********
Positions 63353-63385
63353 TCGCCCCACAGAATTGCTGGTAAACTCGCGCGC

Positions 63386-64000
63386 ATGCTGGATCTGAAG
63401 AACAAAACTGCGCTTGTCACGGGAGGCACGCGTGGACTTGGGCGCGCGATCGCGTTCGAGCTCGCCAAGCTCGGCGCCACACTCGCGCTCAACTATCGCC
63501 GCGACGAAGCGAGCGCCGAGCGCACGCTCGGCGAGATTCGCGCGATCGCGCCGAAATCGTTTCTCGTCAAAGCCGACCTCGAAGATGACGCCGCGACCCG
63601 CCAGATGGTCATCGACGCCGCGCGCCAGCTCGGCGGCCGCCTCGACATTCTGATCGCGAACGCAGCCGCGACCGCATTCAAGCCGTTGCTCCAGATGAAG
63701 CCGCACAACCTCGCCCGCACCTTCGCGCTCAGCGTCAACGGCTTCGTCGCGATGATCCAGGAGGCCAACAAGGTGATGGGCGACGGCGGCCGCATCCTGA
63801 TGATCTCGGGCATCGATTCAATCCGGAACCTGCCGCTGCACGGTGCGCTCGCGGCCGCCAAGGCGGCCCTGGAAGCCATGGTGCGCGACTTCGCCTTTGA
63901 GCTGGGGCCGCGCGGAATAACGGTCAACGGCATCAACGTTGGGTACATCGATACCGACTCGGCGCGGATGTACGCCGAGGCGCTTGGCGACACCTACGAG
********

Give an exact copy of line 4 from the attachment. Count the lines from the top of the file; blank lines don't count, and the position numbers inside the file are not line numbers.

63386 ATGCTGGATCTGAAG